Romy Schneider via Into the Gloss
Oh, poor neglected blog. You are not what you once were - you no longer seem to fit seemlessly into my life, online and IRL. My reading habits and routines are in flux and it's all kind of awkward. Sometimes I think about putting you down or quietly letting you slip away but I'm not there yet. I still want and need a space to share words and I suppose you have never been on the cutting edge of topicality anyway. Let's see where things go - no pressure; only affection. (And pretentiousness. Sometimes.)
Here are some excellent if slightly dated things I've read and enjoyed enough to make a note of:
- Lindsay King-Miller (of the Hairpin) wrote a beautiful piece for the Rumpus about pre-adolescence, female friendship and grief. Hold On To What You've Got is the article I want to send to those people who claim female friendship is catty and competitive. 'It’s difficult to articulate the process by which two twelve-year-old girls with a lot of things in common—archetypally awkward, voracious readers, intellectually far ahead of their burgeoning social skills—become inseparable. It feels predestined, unfolding with the simplicity of a teen-movie montage: sleepovers, slasher movies, painting each other’s fingernails, singing into hairbrushes. It’s hard to imagine that there was a time I didn’t know her; that there are aspects of my personality that predate Heather. It feels like we created each other from scratch, scribbling in the details and watching ourselves take shape.
- I am very fond of Hadley Freeman and her response to Angelina Jolie's double mastectomy was predictably thoughtful. I have had to endure people being snide and unpleasant about Jolie's decision and the subsequent publicity and I should probably forward them this. Whatever your personal opinions on her, publicising breast cancer and preventative surgery is a worthwhile endeavour and a brave one for a woman who effectively made her career as a sexual fantasy.
- Time's 2011 article on fanfiction, The Boy Who Lived Forever, hasn't aged flawlessly. The world Lev Grossman is writing about is evolving too fast for a two year old piece to be anywhere near conclusive but there is still plenty to think about and some basic truths. Well worth a read if ff interests you. 'Fan fiction is what literature might look like if it were reinvented from scratch after a nuclear apocalypse by a band of brilliant pop-culture junkies trapped in a sealed bunker. They don't do it for money. That's not what it's about. The writers write it and put it up online just for the satisfaction. They're fans, but they're not silent, couchbound consumers of media. The culture talks to them, and they talk back to the culture in its own language.'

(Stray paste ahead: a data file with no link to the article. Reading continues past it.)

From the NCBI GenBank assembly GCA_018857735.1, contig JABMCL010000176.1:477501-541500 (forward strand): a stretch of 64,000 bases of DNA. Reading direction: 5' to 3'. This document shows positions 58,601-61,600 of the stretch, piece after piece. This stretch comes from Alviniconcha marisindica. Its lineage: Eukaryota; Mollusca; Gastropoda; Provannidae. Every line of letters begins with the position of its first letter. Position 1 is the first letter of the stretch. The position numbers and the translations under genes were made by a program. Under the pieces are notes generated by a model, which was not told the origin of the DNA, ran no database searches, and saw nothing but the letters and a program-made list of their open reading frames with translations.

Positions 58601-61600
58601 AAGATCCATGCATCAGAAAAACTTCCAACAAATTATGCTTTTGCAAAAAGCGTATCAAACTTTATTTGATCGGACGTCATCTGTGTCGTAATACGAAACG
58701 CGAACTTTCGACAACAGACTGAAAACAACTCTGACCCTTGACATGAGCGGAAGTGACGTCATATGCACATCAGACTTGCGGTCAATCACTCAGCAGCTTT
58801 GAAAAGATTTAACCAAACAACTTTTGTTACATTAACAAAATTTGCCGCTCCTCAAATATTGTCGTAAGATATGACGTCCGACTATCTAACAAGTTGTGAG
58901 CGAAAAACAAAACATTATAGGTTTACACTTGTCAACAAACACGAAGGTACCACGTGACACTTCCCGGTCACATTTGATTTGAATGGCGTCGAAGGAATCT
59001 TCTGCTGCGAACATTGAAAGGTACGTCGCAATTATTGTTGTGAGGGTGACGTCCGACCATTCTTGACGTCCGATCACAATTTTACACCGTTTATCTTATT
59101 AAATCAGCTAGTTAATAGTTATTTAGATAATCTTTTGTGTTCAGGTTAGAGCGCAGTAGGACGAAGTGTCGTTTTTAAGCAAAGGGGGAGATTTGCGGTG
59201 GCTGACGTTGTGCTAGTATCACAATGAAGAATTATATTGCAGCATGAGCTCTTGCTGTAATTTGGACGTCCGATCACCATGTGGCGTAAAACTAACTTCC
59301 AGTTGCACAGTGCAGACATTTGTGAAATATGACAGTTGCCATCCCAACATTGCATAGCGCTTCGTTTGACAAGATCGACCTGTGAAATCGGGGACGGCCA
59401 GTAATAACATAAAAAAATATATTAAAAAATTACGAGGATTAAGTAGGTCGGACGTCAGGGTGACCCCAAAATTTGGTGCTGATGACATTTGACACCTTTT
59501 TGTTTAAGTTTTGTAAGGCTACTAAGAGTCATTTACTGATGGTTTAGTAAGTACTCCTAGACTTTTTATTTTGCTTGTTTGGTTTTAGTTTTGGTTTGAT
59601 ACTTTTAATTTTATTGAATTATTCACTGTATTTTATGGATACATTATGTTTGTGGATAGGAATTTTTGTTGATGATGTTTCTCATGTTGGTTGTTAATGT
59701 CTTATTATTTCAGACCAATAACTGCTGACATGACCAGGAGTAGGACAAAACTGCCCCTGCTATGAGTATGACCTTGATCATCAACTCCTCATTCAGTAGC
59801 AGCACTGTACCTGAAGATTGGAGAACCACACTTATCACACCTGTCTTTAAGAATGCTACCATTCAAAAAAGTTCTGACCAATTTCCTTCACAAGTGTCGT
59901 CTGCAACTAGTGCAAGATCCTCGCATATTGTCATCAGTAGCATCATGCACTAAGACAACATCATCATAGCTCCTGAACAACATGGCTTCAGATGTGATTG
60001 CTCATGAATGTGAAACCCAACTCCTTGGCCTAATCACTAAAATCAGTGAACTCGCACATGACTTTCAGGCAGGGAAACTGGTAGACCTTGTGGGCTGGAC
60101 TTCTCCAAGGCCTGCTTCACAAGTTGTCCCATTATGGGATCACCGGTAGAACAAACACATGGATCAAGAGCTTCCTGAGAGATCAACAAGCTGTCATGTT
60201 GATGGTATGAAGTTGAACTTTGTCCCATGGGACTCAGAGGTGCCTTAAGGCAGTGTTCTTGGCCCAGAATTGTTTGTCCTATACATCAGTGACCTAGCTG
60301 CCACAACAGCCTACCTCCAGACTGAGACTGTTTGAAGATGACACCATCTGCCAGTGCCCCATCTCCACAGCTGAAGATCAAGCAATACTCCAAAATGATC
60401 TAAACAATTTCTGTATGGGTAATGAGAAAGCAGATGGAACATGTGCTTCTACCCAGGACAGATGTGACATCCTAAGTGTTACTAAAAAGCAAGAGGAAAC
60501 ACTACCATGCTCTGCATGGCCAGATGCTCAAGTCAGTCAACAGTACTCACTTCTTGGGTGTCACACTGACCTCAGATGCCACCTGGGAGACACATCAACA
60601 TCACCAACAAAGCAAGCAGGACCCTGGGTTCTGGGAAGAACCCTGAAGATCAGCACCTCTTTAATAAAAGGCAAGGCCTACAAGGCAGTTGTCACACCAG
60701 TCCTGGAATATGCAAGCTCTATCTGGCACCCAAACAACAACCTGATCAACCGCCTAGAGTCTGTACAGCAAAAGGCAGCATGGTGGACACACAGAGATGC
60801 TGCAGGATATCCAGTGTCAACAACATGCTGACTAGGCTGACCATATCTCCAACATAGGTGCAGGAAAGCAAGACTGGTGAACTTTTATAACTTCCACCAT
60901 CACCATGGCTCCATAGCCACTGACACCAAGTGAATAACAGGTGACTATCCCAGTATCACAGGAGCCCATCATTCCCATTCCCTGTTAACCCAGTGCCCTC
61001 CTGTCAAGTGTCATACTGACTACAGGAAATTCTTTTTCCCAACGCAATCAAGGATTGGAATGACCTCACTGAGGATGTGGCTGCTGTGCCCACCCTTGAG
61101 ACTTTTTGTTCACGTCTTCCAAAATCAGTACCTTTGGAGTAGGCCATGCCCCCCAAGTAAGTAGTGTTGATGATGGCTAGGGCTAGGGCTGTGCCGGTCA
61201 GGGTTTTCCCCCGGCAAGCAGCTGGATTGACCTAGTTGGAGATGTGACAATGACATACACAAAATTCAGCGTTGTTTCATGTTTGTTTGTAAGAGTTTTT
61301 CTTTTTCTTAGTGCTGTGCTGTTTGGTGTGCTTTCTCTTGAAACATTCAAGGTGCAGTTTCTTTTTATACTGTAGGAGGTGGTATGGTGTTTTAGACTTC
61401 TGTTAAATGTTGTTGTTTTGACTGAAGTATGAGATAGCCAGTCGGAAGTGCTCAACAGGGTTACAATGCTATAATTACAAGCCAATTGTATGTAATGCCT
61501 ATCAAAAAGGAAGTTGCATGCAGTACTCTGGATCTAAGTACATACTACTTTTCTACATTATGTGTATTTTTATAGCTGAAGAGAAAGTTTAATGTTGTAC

- I didn't hear about the New York Times weekly Sex Diaries column until they closed it. Always the last to the party... Their round up of the twenty most read sex diaries of the series Sex Diaries is diverting. I am assuming that they are meant to be read as short fiction scattered with glittering flashes of social and personal truth. You won't persuade me otherwise.
- Man, I got a bit overexcited reading Kathryn Schulz's Gatsby piece. There might have been a fist pump or two. I totally loathed the film, partly because I found it bloated and ugly and overlong and I thought the acting was hammy (the whole thing was hammy) and the 3D made me feel queasy, but also, partly because I think the source material is weak. Sure, there are moments of wonder in The Great Gatsby but I think it is massively overhyped and, in many ways, rather unpleasant. Schulz's countercultural analysis is a joy and I could wallow in it all day. 'I find Gatsby aesthetically overrated, psychologically vacant, and morally complacent; I think we kid ourselves about the lessons it contains. None of this would matter much to me if Gatsby were not also sacrosanct.'
Do you have any more current reading recommendations? Sharing is caring. Just saying...